Inherited Diseases Involving Repeated Trinucleotides That Are Present in an Excessive Number o f Copies
Fragile X syndrome
Chorea, progressive dementia, death
Muscle weakness, myotonia
Spinocerebellar ataxia Type 1
Ataxia, dysarthria, rigidity, abnormal eye movements
Ataxia, dysarthria, hypertropic cardiomyopathy, diabetes
*The extent of the repeated triplet nucleotide usually determines the severity of the disease and the age of onset. These diseases may be caused
by slippage of the DNA polymerase during replication that increases the length of the repeated triplet from generation to generation. The
patterns o f inheritance are: Fragile X syndrome (X-linked); Huntington’s disease, myotonic dystrophy, Spinocerebellar ataxia Type I, Machado-
Joseph disease (autosomal dominant); Fredreich’s ataxia (autosomal recessive).
the X chromosome and the associated inherited disorder
fragile X syndrome.
This particular mutation accounts for
% of all mental retardation; about
in 1500 boys
and 1 in 2500 girls are bom with fragile X syndrome.
Although fragile X syndrome is classified a Mendelian
dominant sex-linked disorder, it does not behave as a clas-
sically dominant gene inherited disease. Only about 80%
of males and 35% of females who carry the mutation and a
fragile site suffer from mental retardation. For many years
it remained a mystery how both men and women could
carry a fragile X chromosome and be unaffected.
In the 1990s, the molecular explanation for fragile X
syndrome was revealed. The gene responsible for frag-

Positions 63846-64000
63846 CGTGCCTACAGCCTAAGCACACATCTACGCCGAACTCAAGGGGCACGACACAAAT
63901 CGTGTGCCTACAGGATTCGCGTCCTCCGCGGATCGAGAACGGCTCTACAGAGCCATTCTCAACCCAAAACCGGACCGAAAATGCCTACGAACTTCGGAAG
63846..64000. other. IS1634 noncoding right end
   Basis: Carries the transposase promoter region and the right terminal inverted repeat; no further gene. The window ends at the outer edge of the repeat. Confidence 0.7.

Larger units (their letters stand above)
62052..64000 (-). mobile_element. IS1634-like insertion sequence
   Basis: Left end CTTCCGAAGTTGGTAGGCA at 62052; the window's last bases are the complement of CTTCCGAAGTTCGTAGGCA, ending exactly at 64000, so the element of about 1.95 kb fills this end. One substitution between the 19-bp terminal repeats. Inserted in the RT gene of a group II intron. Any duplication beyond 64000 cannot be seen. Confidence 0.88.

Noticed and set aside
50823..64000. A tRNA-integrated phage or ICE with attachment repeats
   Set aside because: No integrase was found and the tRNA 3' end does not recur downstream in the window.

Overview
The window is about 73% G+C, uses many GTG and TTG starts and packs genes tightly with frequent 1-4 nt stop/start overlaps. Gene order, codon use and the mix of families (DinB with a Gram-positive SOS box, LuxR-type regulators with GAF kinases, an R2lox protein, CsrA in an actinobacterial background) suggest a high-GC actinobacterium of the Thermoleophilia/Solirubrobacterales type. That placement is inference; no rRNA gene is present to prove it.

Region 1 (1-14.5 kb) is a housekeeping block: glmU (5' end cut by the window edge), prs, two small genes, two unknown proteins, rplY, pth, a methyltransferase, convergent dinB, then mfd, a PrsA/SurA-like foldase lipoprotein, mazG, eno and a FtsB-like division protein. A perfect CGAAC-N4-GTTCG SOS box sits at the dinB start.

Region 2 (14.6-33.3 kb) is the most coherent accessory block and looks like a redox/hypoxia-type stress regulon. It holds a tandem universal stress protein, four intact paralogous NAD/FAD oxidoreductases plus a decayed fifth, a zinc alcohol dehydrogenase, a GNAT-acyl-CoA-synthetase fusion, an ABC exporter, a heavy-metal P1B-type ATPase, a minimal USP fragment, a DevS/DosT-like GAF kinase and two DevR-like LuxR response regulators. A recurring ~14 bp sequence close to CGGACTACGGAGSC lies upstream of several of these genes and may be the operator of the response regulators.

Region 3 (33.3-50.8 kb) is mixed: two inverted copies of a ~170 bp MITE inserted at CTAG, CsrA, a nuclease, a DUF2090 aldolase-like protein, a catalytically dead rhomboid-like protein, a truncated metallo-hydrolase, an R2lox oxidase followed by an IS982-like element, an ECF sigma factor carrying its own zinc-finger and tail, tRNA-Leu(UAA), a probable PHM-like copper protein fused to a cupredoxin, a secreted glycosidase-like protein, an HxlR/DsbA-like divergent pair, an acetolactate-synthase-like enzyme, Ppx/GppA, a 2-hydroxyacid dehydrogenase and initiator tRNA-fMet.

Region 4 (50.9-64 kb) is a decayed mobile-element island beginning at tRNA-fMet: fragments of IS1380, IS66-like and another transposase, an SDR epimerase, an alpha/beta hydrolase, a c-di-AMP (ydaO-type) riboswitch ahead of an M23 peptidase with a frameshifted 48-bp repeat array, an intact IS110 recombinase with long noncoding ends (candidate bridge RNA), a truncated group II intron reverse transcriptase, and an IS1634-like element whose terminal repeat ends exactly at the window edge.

ile X syndrome (
) was found to contain a repeat
of the trinucleotide CGG. In unaffected individuals, the
number of CGG repeats ranges from about 5 to 54 copies.
In mentally retarded individuals, the number of CGG re-
peats is dramatically increased to hundreds or thousands of
copies. When the CGG repeat exceeds 230, the DNA be-
comes abnormally methylated in that region and the gene
becomes nonfunctional. Presumably the amplification of
the CGG repeat occurs during DNA replication in germ
cells prior to meiosis perhaps due to “stuttering” of the
DNA polymerase as it reads the repeating trinucleotides.
Why amplification of the CGG repeats occurs in some X
chromosomes but not others and in some individuals and
not others is unresolved.
Triplet repeats account for a growing list of muscular-
(Table 24-4). Triplet repeats represent an entirely new
class of mutations. They are not caused by any external
mutagenic agent but are generated during normal DNA
Fragile sites are chromosomal regions that are prone
to breakage during chromosome movement or recombi-
nation; fragile sites can be visualized by a variety of
cytological techniques and dyes that bind to metaphase
chromosomes. Fragile sites are relatively common in chro-
mosomes and there is a growing suspicion that they may
play a greater role in disease, especially cancer, than pre-
viously thought. The chromosomes in many tumor cells
exhibit fragile sites that are not present in normal cells.
What is not yet clear is whether a fragile site initiates the
conversion of a normal cell to a cancer cell or is merely
the consequence of the altered growth properties of the